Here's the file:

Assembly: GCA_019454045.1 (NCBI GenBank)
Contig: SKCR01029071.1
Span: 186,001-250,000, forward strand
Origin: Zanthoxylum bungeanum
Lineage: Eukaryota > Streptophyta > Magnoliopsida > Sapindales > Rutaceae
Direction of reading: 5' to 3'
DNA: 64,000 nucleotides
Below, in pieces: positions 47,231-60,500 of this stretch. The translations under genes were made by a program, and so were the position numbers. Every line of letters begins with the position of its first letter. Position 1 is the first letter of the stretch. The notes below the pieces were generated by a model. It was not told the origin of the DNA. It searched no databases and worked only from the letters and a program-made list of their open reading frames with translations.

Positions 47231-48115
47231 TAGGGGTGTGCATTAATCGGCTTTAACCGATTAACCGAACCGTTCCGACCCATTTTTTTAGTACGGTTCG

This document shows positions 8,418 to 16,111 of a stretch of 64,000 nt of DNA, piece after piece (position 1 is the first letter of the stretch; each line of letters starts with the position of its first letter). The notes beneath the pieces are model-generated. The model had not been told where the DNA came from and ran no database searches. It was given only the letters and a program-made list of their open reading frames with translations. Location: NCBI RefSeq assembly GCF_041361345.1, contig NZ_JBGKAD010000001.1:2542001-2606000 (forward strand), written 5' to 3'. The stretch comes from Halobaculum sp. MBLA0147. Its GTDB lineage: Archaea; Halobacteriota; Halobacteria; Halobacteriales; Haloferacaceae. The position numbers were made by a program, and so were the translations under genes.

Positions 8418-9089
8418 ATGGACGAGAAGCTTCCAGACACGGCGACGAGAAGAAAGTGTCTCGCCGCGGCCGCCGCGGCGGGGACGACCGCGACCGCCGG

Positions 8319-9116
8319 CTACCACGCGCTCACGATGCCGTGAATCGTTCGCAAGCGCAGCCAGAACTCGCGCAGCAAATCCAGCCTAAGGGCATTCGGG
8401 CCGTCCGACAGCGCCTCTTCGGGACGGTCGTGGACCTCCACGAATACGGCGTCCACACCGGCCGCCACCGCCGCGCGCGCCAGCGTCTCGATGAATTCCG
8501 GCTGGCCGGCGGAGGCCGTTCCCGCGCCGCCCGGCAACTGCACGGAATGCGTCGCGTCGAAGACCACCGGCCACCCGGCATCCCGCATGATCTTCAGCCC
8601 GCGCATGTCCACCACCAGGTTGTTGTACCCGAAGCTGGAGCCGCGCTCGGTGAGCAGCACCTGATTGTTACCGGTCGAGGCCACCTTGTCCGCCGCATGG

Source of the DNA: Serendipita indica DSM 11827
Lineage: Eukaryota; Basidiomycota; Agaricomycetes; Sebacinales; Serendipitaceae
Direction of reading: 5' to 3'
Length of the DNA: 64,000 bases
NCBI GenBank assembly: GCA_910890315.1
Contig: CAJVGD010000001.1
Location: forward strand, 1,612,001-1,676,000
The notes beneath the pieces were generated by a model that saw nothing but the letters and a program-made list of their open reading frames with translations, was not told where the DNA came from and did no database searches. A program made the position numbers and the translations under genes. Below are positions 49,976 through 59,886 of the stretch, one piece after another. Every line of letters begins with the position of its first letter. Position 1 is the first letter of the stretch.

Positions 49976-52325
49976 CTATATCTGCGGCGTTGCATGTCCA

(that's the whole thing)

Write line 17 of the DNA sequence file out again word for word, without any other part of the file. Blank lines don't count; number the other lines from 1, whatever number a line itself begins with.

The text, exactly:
8501 GCTGGCCGGCGGAGGCCGTTCCCGCGCCGCCCGGCAACTGCACGGAATGCGTCGCGTCGAAGACCACCGGCCACCCGGCATCCCGCATGATCTTCAGCCC